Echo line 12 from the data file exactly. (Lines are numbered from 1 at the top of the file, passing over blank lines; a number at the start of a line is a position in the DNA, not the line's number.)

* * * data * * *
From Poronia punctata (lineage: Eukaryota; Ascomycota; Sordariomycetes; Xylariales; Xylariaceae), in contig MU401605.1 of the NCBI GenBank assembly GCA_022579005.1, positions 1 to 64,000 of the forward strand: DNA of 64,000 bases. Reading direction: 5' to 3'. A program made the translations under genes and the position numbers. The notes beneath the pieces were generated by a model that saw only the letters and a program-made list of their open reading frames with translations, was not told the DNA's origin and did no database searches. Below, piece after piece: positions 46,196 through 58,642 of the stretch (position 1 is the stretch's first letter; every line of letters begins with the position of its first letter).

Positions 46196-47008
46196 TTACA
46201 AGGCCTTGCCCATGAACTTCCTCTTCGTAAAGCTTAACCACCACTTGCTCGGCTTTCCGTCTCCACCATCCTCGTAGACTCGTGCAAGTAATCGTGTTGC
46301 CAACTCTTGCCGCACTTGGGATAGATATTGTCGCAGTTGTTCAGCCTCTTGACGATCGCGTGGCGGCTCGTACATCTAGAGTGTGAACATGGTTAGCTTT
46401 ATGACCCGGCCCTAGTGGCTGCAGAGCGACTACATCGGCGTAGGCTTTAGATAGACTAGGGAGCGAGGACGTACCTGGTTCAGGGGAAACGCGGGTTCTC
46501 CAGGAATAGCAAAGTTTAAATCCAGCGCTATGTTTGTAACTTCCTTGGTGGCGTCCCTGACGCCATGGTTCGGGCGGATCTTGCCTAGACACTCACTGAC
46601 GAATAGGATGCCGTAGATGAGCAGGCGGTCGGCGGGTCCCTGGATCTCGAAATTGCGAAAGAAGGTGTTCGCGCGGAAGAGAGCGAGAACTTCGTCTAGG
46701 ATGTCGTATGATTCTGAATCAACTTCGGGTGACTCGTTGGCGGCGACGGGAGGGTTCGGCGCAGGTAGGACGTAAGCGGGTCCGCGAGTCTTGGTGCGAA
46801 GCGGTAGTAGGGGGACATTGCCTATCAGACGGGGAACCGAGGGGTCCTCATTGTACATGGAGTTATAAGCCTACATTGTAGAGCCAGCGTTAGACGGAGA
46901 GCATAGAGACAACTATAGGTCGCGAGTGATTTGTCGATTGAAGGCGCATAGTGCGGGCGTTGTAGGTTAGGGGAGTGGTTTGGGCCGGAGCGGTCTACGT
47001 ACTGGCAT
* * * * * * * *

47001 ACTGGCAT